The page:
It’s Lonely At The Top

As a kid, a teenager, and even as a young adult, I loved camp. I planned my camping career path tirelessly as I worked my way from counselor, up through the ranks to senior leadership—program director, assistant director, and finally … my ultimate goal—summer camp director. So after careful planning, on-the-job training and experiences, talking to other camp professionals, and plenty of post-secondary education and certification, things were great! Programs ran smoothly, registration was improving, and people seemed happy … so why did I feel like I was struggling so much?

After 2 years of summer-camp directing, I realized I was lonely. It seemed ridiculous. How could I be lonely in one of the most social places specifically designed to enrich lives by meeting new people and creating meaningful relationships? People are not supposed to be lonely at summer camp! My frustration grew, and I became angry that my position as the leader had separated me from friendships with staff members, something I value highly. It was one of the key factors that kept me rooted in camp-based career ambitions.

Rather than stew in my frustration, I set about a well-established plan so my interactions with staff remained valuable, meaningful, and beneficial to the camp, while avoiding any “professional pickles” that might arise.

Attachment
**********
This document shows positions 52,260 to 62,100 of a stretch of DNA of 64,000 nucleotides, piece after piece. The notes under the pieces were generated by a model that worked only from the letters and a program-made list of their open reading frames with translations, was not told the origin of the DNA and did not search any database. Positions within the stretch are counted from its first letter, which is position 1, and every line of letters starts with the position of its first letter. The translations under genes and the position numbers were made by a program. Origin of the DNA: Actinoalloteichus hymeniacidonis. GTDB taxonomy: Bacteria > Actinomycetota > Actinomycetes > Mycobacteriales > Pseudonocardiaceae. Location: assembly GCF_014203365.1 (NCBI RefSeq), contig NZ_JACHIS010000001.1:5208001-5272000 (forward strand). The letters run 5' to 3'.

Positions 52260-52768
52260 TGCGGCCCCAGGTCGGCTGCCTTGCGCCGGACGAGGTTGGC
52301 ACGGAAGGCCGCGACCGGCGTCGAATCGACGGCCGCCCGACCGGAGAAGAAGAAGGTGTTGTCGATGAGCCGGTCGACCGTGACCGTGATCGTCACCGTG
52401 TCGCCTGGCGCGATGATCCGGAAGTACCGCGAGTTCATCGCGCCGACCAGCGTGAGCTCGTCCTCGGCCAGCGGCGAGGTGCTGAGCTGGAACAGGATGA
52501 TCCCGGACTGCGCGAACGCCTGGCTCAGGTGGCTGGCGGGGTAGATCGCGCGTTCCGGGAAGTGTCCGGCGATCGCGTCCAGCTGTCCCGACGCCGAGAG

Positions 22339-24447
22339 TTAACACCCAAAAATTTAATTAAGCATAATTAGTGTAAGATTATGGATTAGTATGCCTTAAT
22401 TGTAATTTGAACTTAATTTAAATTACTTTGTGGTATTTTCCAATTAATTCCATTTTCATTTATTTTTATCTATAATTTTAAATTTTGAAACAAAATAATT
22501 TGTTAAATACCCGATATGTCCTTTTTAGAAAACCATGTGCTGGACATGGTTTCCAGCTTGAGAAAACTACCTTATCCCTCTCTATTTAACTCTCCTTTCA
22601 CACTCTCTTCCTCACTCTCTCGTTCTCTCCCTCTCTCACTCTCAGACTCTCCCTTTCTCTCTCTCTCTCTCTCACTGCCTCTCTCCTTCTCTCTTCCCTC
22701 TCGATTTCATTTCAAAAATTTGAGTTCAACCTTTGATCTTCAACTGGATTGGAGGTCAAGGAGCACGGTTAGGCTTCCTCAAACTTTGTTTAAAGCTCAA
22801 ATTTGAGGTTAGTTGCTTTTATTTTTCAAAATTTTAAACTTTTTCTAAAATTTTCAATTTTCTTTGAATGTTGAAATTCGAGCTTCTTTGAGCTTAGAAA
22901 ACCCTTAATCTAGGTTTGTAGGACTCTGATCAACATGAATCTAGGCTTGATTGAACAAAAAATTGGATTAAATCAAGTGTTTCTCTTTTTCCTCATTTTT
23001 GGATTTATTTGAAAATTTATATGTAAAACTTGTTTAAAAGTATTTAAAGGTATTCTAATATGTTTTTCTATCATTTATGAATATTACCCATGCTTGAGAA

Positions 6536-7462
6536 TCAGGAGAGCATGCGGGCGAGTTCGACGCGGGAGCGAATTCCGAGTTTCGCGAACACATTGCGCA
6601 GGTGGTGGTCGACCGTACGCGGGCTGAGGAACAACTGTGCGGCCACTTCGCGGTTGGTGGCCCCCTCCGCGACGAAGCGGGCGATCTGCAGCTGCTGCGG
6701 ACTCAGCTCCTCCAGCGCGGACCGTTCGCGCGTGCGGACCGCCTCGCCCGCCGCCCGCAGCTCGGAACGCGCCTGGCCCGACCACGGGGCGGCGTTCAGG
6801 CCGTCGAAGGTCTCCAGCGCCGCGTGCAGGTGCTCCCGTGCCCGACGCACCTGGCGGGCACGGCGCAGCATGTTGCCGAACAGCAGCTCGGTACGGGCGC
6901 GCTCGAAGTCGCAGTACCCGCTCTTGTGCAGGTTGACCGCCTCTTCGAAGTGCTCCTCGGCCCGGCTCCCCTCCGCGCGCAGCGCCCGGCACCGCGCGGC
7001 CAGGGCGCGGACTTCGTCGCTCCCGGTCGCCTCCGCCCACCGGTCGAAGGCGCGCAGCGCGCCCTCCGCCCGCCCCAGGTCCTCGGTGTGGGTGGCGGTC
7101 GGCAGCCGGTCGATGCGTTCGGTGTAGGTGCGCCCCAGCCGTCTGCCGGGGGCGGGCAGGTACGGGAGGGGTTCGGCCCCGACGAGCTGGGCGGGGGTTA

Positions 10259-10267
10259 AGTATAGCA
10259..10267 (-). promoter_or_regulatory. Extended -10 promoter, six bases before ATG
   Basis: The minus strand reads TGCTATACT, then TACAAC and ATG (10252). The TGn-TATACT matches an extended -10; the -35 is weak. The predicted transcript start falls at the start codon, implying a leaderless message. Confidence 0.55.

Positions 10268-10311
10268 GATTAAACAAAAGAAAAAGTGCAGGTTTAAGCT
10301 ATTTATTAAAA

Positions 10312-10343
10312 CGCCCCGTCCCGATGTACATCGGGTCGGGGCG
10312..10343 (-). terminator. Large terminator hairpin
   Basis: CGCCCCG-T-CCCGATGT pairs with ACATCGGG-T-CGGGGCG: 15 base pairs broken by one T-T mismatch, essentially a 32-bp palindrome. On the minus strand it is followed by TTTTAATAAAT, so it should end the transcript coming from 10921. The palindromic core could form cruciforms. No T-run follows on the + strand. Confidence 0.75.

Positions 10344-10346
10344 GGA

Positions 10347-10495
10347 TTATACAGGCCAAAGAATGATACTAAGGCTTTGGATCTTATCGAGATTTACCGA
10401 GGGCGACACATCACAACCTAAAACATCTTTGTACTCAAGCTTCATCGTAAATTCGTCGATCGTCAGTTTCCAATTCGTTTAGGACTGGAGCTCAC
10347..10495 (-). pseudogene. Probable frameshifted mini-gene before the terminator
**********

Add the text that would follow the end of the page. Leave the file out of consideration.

Take the time to talk to other directors, camp professionals, and corporate managers about what they deem as proper and appropriate social interactions in the workplace.  © Can Stock Photo Inc. / 3DAgentur

Take the time to talk to other directors, camp professionals, and corporate managers about what they deem as proper and appropriate social interactions in the workplace.

© Can Stock Photo Inc. / 3DAgentur

Although there’s much to consider when planning interactions with staff members, the following should help reduce confusion, set appropriate boundaries, and still facilitate relationships that are mutually meaningful to the camp, the camp staff, and you!

Friendly Vs. Too Far

While every relationship is different, treating relationships differently at camp is bound not only to create discipline issues, but to create uncomfortable situations that can be harmful to the staff, the image of the camp, and ultimately your position as camp director. Take the time to talk to other directors, camp professionals, and corporate managers about what they deem as proper and appropriate social interactions in the workplace. Be sure to highlight camp-specific issues and situations, as the residential nature of camp often makes interactions with subordinate staff more challengeing. Discuss various issues regarding the age, maturity, and related development level of employees, since the issues are much different from those in the corporate world.

After these discussions, make notes, record your thoughts, think critically, and then review. The more you formulate a clear personal code of conduct (other than the basics outlined by your organization and relevant governing bodies), the more likely you are to automatically act appropriately in a tricky situation.

Communicate Clearly

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